Goin’ for the Gusto Studio Setup—Act 2

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   Dynamics 101




      For an equalizer, the A-Designs EM-PEQ Equalizer in compact 500 Series Module is a diminutive (in size only) version of the classic Pultec EQP-1A all tube equalizer. The front panel design is has been maintained as well as the performance. All this for only $1295.00


     Now for the rest of our preamp needs, I found one dual channel preamp with compression and equalization that can handle the job and it has the most clearly defined user interface I’ve ever seen. The Mindprint DTC Dual-Tube Channel Mic Preamp gives us 2 channels of boutique-quality pre-amplification with an extended dynamic range that must be heard to be believed.


     Let’s start off with the input section. It has balanced inputs for both microphone and line in with a gain control from +20 to +72db. It also incorporates phantom power, phase reverse and has a –20db pad for super hot microphones. A switch controls whether it is in mic or line input mode and 2 instrument inputs on the front panel automatically switch off the line and digital inputs when a 1/4” plug is inserted. I love idiot-proof stuff.


     Balanced/unbalanced send and returns as well as channel inserts are included for outboard gear. Another idiot proof feature is that when you plug an unbalanced cable into them, they automatically switch to unbalanced and vice-versa. However, you have to engage the insert button in order to allow the signal to flow to the outboard gear and back.


     The meters on this unit are integral to the design and consist of 4 quadrants of  LED’s that arranged in a circle around a circular, etched glass window that allows you to peer into the inner workings of the unit and gawk at the tubes as they heat up and respond to the dynamics. The leftmost 2 quadrants are associated with the compressor while the ones on the right show the either the input or output levels controllable via a front panel switch.


      The equalizer is set up so that each band of the signal is processed separately and can be engaged individually. They call this PureParallel ™ processing. The other thing I really like about the equalizer is that the illustrations on the front panel really do a good job as far as telling you what each control does. The eq sections include low and high cut filters, sweep-able low and high shelving filters and low-mid and high-mid band pass filters. As I mentioned earlier, each one of these can be turned on and off by a front panel switch.


     The compressor/limiter is of the opto-coupler type and has a simple to use interface. It includes limit/compression knob, a release knob and on, link and filter switches. The limit compression control is set up so that as you the knob counter-clockwise from the 12 o’clock position, it goes from 0db limiting to mild compression as the knob reaches its stopping point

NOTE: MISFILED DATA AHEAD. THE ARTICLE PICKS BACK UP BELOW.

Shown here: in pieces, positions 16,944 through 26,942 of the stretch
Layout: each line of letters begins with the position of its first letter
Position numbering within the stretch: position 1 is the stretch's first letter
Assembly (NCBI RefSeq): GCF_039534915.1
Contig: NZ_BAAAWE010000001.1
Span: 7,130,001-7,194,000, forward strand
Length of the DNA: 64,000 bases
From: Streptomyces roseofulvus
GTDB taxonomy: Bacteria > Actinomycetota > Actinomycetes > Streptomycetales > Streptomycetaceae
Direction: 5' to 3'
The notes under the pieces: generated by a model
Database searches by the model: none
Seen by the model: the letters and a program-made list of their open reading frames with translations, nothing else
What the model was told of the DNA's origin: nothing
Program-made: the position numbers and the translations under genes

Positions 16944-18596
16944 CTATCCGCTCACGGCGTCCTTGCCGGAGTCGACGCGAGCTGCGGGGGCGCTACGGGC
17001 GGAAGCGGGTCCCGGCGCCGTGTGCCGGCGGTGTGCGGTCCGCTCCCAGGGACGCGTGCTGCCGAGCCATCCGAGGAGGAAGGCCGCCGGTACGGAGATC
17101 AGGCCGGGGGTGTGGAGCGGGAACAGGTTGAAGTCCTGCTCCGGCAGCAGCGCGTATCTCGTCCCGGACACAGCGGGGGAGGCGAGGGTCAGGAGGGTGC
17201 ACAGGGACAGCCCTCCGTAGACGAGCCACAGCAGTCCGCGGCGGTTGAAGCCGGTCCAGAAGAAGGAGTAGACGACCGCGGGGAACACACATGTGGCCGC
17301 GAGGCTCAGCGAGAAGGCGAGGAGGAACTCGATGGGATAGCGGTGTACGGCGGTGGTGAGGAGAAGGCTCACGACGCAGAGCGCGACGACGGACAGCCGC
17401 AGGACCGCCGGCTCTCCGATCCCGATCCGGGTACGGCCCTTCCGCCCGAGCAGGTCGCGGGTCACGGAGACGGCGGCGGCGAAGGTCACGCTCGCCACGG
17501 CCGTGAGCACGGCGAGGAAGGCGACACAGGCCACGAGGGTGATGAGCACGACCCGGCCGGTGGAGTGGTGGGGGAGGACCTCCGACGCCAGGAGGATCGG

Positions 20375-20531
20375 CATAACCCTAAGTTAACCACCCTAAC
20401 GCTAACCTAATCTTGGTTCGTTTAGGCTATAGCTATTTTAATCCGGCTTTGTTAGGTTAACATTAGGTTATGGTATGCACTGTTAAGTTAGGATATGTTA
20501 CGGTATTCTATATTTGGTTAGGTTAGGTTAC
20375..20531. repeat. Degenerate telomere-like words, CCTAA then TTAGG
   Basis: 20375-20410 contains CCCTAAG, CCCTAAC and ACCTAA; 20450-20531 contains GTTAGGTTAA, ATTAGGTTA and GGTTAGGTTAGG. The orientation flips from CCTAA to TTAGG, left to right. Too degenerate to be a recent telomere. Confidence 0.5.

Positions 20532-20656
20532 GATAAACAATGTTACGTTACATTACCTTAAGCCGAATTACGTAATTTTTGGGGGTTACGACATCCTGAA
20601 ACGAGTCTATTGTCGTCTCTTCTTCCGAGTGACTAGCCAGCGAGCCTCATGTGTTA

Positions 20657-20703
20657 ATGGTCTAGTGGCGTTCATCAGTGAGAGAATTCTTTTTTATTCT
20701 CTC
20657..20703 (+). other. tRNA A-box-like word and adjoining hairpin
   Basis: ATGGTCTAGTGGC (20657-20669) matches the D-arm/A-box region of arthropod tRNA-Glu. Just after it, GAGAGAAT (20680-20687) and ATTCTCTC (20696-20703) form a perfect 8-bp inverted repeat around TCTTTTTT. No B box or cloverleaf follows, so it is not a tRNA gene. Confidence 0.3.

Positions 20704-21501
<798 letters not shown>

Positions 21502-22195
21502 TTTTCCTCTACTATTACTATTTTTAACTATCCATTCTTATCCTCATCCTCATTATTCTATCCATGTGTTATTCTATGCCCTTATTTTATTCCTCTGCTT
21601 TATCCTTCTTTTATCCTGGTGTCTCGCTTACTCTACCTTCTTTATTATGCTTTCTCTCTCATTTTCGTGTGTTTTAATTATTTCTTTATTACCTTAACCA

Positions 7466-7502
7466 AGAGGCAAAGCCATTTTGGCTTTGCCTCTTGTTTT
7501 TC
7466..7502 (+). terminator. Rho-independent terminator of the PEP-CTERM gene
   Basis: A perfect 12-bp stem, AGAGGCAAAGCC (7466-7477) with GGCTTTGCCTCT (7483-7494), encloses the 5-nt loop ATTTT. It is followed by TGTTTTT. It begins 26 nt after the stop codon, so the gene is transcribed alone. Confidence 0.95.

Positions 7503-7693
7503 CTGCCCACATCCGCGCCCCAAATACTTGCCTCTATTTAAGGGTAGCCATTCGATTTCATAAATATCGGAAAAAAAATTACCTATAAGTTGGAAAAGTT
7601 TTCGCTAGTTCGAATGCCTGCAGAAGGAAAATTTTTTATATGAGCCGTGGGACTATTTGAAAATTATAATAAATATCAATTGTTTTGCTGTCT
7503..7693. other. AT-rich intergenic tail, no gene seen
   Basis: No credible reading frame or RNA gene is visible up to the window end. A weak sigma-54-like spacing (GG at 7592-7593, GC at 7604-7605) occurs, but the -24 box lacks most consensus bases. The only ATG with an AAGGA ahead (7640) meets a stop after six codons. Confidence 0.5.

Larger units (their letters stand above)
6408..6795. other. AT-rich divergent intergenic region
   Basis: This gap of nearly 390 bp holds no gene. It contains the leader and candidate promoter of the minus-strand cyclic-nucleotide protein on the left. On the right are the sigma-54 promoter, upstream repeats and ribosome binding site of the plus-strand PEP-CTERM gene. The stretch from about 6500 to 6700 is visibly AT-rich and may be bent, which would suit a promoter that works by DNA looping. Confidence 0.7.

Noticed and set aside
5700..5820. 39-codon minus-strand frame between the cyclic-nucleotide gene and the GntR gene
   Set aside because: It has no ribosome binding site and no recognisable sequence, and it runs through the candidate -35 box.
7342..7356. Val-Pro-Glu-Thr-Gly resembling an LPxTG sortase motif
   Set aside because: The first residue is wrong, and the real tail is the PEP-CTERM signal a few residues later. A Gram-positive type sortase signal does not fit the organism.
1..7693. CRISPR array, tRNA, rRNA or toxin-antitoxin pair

The filter button removes low frequencies that make the compressor overreact while the link button allows both compressors to act independently or in sync. 


    Optional enhancements include AES/BEU, USB, S/PDIF modules that can connect to a variety of digital mixers and interfaces.


    I think the Mindprint DTC Dual-Tube Channel Mic Preamp is a bargain at $1899 and I figure we’ll need 6 of them—$11394..00 


    Here’s the tally so far—12-Shure Shure SM57's ($1199.88), 1- Earthwork's DK/25L ($1699.99),  1- Sennheiser's evolution e906 ($189.99), 1- AKG C 414 B-XL II Condenser Microphone ($999.00), 1- TLM 49 ($1499.00), 1- Blue's "The Bottle" and the 8 optional capsules ($7990), 1- Blue ROBBIE Tube Microphone Preamp ($999.00), 1- Summit Audio TLA-50 Tube Leveling Amplifier ($629.99), 1- A-Designs EM-PEQ Equalizer in compact 500 Series Module ($1295.00) and 6-Mindprint DTC Dual Channel Preamps with compression and eq ($11394.00) Drum roll please—$27,898.00, give or take a few cents.


Next month—Hard disk recorder or Computer based DAW? We’ll decide.

     In  the last article, we picked out a group of microphones to use in our no-expense spared studio. The next thing in the signal chain will be our mic pre-amps and outboard signal processors as they relate to input. We’ll get to the outboard gear for post-recording effects later.


     One of the mics we chose was Blue's "The Bottle" condenser microphone with optional interchangeable capsules. To match up with it, my recommendation is to use—wait for it— Blue ROBBIE Tube Microphone Preamp . It’s cool looking and simple to use (one knob of the front). The back panel has buttons that control the phantom power, phase, pad (-20db) and whether the input is a mic or an instrumnet since it can be used as DI as well. The only drawback I can see is that the output is only XLR so you can’t plug it into a line level input on a mixer without using an adapter. All this for the bargain price of $999


     We’ll need a compressor to control transients and an equalizer to round out the sound. The compressor I’ve chosen is Summit Audio TLA-50 Tube Leveling Amplifier . Its automatic level matching is cool (one less knob or switch) and it can be stereo linked with another TLA-50 for mixdown or stereo recording use. It’s a bargain at $629.99

Copyright 2008




LGM Productions

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